I had a whole post here about Rutger Bregman making a similar point in his book Humankind, until I realized that I've caught him stealing from Invisibilia twice before and...yup, that's exactly the podcast he got it from. He even borrows the torchlight metaphor directly.
A terrorist facing a huge powerful army draws on another powerful weapon, empathy - but only for people like her. This is why Fritz called his book "The Dark Sides Of Empathy" - because there's a point at which empathy doesn't look anything like the universal ideal we had in our heads in the '60s. It starts to look more like tribalism, a way to reinforce your own point of view and keep blocking out all the others.
In my generation, we thought of empathy as the big, warm sun lighting the path to peace for us all. Now it operates like a torch. You shine it on your friends and use it to burn your enemies.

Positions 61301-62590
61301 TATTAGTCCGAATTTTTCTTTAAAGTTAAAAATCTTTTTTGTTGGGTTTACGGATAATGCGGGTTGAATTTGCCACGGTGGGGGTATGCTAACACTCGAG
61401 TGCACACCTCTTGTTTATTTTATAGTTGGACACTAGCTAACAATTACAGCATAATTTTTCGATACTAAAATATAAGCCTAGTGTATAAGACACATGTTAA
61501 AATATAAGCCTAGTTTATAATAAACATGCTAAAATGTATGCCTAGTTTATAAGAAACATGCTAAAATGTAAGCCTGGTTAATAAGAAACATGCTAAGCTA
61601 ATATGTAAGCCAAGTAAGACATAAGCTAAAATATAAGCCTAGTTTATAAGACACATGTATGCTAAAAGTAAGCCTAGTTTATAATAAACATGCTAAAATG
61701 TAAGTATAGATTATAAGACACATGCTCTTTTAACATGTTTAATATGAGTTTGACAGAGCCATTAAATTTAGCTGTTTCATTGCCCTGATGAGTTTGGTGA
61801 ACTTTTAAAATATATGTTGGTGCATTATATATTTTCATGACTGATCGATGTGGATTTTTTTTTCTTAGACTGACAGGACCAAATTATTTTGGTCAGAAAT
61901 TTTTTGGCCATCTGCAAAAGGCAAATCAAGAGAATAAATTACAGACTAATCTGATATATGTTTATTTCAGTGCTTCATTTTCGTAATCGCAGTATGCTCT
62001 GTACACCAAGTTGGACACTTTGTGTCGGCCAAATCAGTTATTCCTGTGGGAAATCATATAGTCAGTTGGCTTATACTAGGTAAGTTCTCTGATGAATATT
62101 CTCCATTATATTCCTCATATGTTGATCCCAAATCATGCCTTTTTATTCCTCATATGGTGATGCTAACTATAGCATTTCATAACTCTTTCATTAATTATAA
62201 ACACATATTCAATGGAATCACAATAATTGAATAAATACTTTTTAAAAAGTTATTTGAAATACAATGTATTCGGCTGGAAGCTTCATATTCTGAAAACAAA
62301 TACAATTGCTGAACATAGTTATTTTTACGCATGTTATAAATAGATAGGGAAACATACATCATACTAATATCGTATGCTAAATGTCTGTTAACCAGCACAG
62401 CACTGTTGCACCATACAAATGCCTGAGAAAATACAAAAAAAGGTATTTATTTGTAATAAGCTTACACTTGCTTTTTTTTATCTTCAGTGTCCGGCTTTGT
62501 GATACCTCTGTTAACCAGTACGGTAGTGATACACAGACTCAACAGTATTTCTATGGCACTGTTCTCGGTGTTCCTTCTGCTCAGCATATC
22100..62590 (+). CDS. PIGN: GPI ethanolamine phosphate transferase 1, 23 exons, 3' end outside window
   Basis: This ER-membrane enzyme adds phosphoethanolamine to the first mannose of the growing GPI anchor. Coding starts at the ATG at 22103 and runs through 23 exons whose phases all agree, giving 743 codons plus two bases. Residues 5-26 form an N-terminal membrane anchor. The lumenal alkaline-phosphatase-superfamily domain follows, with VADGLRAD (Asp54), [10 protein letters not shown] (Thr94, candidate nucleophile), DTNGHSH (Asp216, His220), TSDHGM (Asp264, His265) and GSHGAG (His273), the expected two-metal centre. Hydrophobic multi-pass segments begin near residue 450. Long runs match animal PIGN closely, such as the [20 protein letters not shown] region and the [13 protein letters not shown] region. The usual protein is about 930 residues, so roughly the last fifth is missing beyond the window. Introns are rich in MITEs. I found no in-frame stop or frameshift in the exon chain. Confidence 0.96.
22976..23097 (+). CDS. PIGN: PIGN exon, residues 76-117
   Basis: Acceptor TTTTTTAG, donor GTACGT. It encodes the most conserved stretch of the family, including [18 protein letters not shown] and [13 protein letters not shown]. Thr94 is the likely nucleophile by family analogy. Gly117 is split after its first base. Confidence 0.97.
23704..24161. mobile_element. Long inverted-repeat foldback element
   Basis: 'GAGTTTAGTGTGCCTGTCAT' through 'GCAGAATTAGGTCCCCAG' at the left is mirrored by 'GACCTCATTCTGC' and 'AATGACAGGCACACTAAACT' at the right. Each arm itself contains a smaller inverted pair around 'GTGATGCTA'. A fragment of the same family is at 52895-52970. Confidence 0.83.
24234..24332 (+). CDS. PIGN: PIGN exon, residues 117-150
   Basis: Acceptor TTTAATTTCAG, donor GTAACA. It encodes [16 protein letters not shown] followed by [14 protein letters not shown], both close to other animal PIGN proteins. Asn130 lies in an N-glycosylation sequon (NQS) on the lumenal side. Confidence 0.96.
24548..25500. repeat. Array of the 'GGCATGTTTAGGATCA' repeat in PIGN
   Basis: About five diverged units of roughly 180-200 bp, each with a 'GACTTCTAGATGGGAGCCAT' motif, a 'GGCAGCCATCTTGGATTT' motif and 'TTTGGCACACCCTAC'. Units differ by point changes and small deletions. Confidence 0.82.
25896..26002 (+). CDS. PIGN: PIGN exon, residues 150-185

How long do you want to keep this up, this putting people outside the bounds of empathy? Like, how long do you want to do that because eventually - what? Like, what's the endgame of excluding some people from the possibility of empathy? Like, where do you end up?
He did point me to this Paul Bloom book that I've had on my reading list since. If empathy is whimsical emotional attachment, compassion is its rational level-headed cousin. It's not "I feel you", it's "I understand your circumstances". Which is exactly why I didn't use empathy at all earlier.
Personally, I stopped listening to Invisibilia a while ago after they jumped the shark somewhere around that episode.